One could argue that the current situation in Sudan – the violence, raucous protests, and the casualties among civilians and police forces during clashes this fall on Khartoum’s streets – is almost a carbon copy of events that unfolded in several Arab countries in 2011. At the time, President Barack Obama and Secretary of State Hillary Clinton were conducting an Arab Spring scheme to overthrow Arab regimes, and the Obama administration viewed those manufactured disasters as creative chaos!
If we cast a glance at the positions of European countries and Britain regarding the ongoing situation in Sudan, we can draw the same conclusion. In 2011, Europe went along with Obama’s destructive plans in Egypt, Libya, Tunisia, Yemen and Bahrain. Europe, together with NATO, even intervened in Libya and launched airstrikes to support Muslim Brotherhood and al-Qaida militias to help political Islam achieve victory in the region! America had tried to do the exact same thing in Egypt. However, the vigilance of the Egyptian military during the chaos of 2011 and the deployment of Egyptian warplanes kept the threat of U.S. military intervention at bay, as Clinton later recounted in her book.
The bottom line is that Sudan is currently experiencing a later version of the creative chaos that Obama formulated 10 years ago! The fact that a repeat of this destructive model is being played out while the Democratic Party is in power in the United States is no coincidence. What’s more, Joe Biden was Obama’s vice president at the time, and he was enthusiastic about U.S. military intervention in the Arab countries that underwent the so-called Arab Spring uprisings!
Hence, the Biden administration and its European allies have decided to take a page from Obama’s playbook and revive his approach in Sudan by invoking the usual pronouncements about spreading democracy around the world. To this end, the Western media machine has been spurred to demonize the Sudanese military and create a wedge between the military and civilian wings of the joint Sovereignty Council.
If Sudan’s military and civilian wings don’t wise up to the hypocrisy of Western policy in Sudan, the Sudanese people will be the ones who pay the price with their lives and the lives of their children. There’s talk in the political corridors of Sudan these days that a third and covert actor is infiltrating the ongoing demonstrations and deliberately provoking bloody clashes with the intent of inflicting the highest number of casualties.
It is also important to note that the developments in Sudan cannot be treated separately from the global fight over the African continent, where America, France and Europe have been engaged of late in a fight against Russia and China. China is noticeably taking a growing interest in Africa and spurring its economic and trade presence in numerous African countries. Russia has equally shown political, military and economic interest in competing against Western influence in Africa, particularly against America and France in West Africa’s Sahel region.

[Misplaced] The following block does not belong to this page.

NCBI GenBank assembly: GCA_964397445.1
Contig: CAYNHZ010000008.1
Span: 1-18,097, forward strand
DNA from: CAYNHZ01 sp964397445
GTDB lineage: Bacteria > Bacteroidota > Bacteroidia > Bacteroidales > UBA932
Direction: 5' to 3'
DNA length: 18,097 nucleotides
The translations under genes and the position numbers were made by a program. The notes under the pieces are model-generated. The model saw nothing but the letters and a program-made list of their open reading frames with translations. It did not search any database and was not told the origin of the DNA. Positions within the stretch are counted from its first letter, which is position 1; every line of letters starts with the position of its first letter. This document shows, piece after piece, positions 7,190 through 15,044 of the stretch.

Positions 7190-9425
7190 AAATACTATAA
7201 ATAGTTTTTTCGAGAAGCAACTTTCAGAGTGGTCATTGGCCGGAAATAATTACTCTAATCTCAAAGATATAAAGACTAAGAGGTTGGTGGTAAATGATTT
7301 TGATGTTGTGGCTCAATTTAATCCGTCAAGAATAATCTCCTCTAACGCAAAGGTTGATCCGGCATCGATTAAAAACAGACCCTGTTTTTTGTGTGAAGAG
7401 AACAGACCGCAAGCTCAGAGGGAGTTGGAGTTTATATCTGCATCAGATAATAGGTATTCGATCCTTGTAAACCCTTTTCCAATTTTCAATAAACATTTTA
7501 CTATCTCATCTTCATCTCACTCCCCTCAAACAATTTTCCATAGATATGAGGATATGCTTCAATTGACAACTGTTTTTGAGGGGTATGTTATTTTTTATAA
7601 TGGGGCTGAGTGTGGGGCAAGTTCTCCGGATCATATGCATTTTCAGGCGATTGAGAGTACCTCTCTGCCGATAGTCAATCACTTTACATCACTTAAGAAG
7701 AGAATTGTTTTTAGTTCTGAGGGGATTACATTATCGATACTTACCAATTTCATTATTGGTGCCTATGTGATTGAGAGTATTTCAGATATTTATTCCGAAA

This is why Secretary of State Antony Blinken recently embarked on a three-nation African tour that included Mali and Senegal. In Senegal, Blinken warned the Russian mercenary Wagner Group against interfering in Mali and called for a transition to a civilian government in the war-ridden country. Blinken stated that “as soon as this democratically elected government has taken office, the international community stands very much ready to support Mali.” The U.S., Europe and Britain made a similar call on Sudan by urging the Sudanese military to hand over power to the civilian government in exchange for financial assistance.
In 2011, when Obama raised that same nail-in-the-coffin expression of spreading democracy in Egypt, the outcome was very costly, as Egypt spent years fighting terrorism across the Sinai and in Egyptian cities. Europe and the West raised the same banner in Libya, and the result was that thousands of Libyans got killed in grueling civil wars that continue to this day. They also called for spreading democracy in Tunisia, and the result was that Tunisians spent a decade suffering from deteriorated economic and living conditions under the rule of the Muslim Brotherhood! Similarly, they called for spreading democracy in Yemen, and the outcome was that Iran’s pawns, the Houthis, took over Sana’a and started firing their ballistic missiles at Saudi cities. And when they made the same call in Bahrain, the result was that the Bahraini state and people spent many long years embroiled in daily battles with Iranian terrorists!
We earnestly hope that the Sudanese people won’t be fooled by the American-Western pronouncement of spreading democracy in Sudan. We also hope that the agreement reached yesterday between Sudanese Army General Abdel-Fattah al-Burhan and Prime Minister Abdalla Hamdok will mark the beginning of a levelheaded approach in Sudan.